Why does the Apostle’s Creed say that Jesus descended into hell?

Posted by on Apr 3, 2011 in Questions and Answers, Text | Comments Off on Why does the Apostle’s Creed say that Jesus descended into hell?

He did it in our place.

The person who asked this question really put the question a little differently.  Her actual question was, “Many preachers have said that Jesus went to hell and suffered for our sins there.  I thought when Jesus said “It is finished” he meant all the payment for sin.”

Occasionally when preachers preach they do not clarify every statement just to be sure that their hearers are getting everything correctly according to doctrine.  This allows them to make a statement that helps to “drive the point home” without having to stop the sermon just to explain the correct doctrinal application of what they said.  When a preacher teaches, on the other hand, he will take the time to explain everything doctrinally so that the hearers fully understand the lesson.

When a preacher says that Jesus went to hell and suffered for our sins, what’s he saying?  He’s saying that the Lord’s soul ended up suffering in hell as a consequence of our sins that he bore in his own body on the tree.  But the hearer has to understand that he wasn’t “paying for” the sins in hell, rather he was suffering the consequences of sin.  The “payment” was made on the cross.

We have often heard preachers talk about Jesus going to hell and depositing our sins there.  Actually, when you look for scriptural references to substantiate that he actually took the sins to hell, you can’t find any.  Instead, you find verses like Is 38:17 where sins are cast behind his back, Ps 103:12 where transgressions are removed as for as the east is from the west and Mic 7:19 where the sins are cast into the depths of the sea.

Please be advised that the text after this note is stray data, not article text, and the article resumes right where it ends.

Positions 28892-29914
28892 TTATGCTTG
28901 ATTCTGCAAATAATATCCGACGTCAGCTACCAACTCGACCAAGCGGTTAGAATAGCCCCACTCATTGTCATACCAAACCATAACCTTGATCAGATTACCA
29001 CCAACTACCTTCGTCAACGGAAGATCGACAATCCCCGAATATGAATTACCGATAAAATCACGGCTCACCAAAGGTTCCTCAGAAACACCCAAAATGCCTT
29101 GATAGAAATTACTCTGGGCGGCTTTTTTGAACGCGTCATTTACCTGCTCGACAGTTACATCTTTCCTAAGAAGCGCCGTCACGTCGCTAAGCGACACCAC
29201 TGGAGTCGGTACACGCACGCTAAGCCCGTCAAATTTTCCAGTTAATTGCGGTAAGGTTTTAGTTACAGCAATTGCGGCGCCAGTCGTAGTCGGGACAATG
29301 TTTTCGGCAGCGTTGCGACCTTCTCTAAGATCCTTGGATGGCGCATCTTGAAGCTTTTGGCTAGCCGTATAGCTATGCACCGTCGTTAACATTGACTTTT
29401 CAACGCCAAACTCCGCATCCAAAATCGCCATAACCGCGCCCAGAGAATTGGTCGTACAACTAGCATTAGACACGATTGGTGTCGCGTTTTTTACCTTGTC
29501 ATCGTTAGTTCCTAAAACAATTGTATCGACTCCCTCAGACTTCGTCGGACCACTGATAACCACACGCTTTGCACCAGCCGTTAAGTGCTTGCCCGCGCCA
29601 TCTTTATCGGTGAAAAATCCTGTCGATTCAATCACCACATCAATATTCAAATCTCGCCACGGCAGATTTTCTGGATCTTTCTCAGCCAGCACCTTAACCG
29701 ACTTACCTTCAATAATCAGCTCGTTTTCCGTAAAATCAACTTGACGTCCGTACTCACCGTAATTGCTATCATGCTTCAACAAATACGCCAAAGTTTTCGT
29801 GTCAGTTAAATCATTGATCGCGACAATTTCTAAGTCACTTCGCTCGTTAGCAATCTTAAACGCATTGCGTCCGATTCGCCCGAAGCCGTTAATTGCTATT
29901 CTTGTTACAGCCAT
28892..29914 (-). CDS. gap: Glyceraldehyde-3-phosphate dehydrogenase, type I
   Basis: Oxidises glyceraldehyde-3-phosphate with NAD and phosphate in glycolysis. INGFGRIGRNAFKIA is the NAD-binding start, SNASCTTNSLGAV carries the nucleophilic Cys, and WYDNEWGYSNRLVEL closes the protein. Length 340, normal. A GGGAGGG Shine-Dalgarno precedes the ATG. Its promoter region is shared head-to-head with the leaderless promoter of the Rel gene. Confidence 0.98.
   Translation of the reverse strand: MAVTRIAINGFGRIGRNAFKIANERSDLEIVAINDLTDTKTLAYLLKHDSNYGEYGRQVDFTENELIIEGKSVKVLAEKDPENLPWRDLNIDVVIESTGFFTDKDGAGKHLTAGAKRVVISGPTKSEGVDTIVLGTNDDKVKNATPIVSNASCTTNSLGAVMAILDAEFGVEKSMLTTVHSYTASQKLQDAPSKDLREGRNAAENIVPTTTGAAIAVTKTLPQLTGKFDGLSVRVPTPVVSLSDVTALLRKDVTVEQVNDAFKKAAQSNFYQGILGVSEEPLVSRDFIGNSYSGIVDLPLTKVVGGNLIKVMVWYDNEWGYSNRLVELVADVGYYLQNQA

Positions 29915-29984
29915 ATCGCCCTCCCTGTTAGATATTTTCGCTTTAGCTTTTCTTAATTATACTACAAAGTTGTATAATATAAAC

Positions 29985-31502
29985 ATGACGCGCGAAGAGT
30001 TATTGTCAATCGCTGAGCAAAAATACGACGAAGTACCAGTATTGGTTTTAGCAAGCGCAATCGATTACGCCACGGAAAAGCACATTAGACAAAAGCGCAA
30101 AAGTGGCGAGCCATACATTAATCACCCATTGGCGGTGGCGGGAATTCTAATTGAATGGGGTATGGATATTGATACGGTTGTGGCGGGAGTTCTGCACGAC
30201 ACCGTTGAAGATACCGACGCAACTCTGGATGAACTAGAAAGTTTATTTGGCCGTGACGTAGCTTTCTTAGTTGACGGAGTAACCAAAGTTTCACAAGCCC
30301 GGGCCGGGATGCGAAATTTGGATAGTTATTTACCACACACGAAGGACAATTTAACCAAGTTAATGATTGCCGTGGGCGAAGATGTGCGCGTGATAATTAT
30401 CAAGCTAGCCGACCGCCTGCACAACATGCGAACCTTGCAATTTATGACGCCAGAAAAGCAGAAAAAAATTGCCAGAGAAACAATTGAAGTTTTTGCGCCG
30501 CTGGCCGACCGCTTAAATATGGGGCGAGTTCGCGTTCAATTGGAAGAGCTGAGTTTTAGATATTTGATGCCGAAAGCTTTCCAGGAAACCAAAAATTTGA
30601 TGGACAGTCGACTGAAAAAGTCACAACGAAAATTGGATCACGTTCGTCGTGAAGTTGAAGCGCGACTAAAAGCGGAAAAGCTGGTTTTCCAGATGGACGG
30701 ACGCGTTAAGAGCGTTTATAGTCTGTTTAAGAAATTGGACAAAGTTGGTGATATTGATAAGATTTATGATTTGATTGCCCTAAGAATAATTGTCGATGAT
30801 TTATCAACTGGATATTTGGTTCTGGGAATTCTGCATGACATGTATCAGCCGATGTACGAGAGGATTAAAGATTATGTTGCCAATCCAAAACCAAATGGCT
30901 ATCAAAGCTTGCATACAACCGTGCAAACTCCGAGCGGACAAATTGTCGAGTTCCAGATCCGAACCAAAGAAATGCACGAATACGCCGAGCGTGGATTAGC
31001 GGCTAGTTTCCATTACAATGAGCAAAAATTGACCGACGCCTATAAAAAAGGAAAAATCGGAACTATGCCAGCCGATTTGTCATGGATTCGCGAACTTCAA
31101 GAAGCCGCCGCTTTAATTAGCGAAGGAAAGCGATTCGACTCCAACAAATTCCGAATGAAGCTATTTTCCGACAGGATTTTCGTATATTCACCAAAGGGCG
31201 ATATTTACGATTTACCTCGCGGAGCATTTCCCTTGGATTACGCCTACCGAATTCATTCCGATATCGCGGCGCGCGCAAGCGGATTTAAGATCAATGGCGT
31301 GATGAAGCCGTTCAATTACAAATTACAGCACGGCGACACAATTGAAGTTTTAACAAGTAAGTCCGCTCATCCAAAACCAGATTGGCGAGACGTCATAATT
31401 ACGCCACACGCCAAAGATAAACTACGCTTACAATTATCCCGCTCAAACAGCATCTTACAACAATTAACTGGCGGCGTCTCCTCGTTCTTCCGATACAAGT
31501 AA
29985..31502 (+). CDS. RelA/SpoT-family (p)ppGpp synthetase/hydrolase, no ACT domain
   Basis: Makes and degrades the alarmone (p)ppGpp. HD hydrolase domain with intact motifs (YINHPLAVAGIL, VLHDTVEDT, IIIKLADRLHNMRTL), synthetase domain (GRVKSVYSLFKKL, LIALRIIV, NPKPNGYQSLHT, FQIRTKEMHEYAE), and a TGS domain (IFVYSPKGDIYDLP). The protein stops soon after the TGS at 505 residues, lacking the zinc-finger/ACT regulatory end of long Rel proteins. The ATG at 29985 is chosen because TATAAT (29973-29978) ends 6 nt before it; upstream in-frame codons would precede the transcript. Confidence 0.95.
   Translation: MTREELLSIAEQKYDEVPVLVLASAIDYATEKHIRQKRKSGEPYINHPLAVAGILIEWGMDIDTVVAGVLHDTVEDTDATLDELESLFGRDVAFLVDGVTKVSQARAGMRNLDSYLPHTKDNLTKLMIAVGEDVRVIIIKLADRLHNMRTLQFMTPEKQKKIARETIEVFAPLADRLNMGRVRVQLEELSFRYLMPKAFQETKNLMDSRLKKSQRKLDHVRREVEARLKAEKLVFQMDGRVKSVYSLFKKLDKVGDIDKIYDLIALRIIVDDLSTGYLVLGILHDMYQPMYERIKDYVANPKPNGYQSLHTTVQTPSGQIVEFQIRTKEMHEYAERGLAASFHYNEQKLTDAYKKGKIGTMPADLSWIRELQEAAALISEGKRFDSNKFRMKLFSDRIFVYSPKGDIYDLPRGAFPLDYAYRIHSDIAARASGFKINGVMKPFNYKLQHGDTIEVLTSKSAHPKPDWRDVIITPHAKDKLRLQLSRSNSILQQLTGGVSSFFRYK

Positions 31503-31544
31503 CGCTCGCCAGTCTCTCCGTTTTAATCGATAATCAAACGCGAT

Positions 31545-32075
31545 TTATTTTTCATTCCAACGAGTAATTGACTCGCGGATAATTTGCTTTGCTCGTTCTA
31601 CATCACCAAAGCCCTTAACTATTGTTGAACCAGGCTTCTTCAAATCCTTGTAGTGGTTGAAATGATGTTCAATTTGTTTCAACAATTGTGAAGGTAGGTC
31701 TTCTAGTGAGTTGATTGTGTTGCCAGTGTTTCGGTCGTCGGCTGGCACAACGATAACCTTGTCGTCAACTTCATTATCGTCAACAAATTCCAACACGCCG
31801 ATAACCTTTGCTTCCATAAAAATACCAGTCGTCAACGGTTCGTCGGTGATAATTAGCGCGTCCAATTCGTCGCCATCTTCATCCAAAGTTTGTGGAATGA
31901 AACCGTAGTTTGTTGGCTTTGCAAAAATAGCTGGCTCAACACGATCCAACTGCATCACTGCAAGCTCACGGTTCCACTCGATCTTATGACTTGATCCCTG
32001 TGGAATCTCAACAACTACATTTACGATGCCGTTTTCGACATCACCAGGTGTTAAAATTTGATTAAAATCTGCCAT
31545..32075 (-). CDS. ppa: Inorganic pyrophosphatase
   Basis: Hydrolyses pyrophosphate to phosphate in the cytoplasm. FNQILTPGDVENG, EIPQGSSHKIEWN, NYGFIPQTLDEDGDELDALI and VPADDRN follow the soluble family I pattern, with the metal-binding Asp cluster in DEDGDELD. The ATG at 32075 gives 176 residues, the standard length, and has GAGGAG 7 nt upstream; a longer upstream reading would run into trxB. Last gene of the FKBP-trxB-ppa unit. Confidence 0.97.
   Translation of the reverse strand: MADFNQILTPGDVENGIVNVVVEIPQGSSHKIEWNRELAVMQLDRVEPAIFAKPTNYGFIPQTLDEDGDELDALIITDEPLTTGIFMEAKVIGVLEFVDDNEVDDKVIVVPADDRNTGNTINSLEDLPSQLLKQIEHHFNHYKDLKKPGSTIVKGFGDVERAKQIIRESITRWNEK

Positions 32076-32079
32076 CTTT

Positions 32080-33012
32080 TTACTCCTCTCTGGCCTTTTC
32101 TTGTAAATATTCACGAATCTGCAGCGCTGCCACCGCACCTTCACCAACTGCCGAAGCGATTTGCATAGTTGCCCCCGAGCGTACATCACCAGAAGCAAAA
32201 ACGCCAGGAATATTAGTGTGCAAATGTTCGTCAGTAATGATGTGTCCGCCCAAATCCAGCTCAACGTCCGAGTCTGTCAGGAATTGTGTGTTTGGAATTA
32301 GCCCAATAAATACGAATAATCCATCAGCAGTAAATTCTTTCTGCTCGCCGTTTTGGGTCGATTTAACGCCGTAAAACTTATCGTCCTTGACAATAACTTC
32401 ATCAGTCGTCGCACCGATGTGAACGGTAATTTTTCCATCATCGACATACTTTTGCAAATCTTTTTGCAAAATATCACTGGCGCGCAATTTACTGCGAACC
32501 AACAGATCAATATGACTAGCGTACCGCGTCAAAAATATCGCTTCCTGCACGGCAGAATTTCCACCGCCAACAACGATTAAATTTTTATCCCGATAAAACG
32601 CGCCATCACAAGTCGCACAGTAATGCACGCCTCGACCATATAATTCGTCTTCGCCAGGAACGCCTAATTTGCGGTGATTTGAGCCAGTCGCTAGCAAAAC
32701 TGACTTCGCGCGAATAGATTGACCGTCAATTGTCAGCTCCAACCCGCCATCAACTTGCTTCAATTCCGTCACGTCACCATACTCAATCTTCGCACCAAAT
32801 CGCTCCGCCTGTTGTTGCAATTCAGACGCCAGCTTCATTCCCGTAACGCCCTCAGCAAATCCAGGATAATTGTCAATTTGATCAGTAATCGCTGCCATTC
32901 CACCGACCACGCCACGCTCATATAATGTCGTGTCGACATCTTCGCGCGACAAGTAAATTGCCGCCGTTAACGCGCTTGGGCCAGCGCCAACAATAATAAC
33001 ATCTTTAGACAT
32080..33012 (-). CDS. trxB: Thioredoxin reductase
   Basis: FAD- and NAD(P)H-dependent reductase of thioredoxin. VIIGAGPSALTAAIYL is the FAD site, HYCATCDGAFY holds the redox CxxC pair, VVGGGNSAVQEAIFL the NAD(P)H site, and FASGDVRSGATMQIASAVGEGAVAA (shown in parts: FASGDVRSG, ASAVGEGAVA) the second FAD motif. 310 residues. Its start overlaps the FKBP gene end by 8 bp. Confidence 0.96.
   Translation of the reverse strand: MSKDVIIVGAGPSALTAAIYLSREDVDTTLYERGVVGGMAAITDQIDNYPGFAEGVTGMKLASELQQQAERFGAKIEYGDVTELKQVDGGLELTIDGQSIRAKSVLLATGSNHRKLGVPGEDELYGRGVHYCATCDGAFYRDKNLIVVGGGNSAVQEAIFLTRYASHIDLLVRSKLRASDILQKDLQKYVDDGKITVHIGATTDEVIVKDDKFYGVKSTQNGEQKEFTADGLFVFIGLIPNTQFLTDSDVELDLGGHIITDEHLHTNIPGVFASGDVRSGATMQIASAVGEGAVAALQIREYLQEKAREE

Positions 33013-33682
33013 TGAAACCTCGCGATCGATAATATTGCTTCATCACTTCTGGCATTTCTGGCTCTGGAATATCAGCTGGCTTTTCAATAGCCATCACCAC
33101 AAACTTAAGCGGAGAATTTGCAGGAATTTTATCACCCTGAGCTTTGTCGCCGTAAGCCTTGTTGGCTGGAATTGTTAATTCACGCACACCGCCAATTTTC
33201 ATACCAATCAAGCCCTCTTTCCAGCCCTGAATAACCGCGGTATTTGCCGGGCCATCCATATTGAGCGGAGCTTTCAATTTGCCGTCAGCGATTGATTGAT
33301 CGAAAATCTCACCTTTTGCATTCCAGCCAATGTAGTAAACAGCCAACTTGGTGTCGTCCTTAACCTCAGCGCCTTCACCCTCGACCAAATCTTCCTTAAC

According to verses like Ps 65:3, sins need to be purged away.  This purging accomplishes what David prayed in Ps 51:2 when he said “cleanse me from my sin.”  Well, the thing that God gave us that cleanses away our sin is the blood of Jesus Christ, not a trip to hell (or purgatory for that matter).

1 Jn 1:7 says, “the blood of Jesus Christ his Son cleanseth us from all sin.”  Rev 1:5 says, “Unto him that loved us, and washed us from our sins in his own blood.”  The blood of Jesus Christ not only cleanses us and washes us but it also purges our consciences after we are saved.  Heb 9:14 says, “How much more shall the blood of Christ, who through the eternal Spirit offered himself without spot to God, purge your conscience from dead works to serve the living God?”

So, suffering in hell was not how God got rid of our sins.  What he used to pay for the sins is the shed blood of Jesus Christ, because “without shedding of blood is no remission,” (Heb 9:22).  So, as the author of the question said, “when Jesus said “It is finished” he meant all the payment for sin.”  That’s right.

This may leave you questioning, then, why Jesus went to hell.  He went there to take our place.  His death on the cross was only part of the substitution for the penalty of sin in our lives.  After his death on the cross his body went into the grave which is where we are heading as a result of sin (Rom 6:23).  Furthermore, his soul went to hell for three days and three nights as our substitute because that is where we were heading before we trusted Christ.  According to Rev 21:8 our souls were heading for “the lake which burneth with fire and brimstone: which is the second death.”  Literally, Jesus took our place in death and hell.

Hence, by shedding his blood on Calvary, Jesus paid for our sins.  By being buried three days and nights in the grave he took our bodies’ penalty for sin.  By going to hell three days and nights, he took our souls’ penalty for sin.  Having done these things, he completely satisfied all of the judgment of God on our sins and saved us (Rom 5:8-9).  Now, the bodies of dead saints will rise from the grave to live for ever (1 Thes 4:16-18) and our souls will never see hell because he has already been there for us (2 Cor 5:8).

Hope this helps,
Pastor Bevans Welder

 

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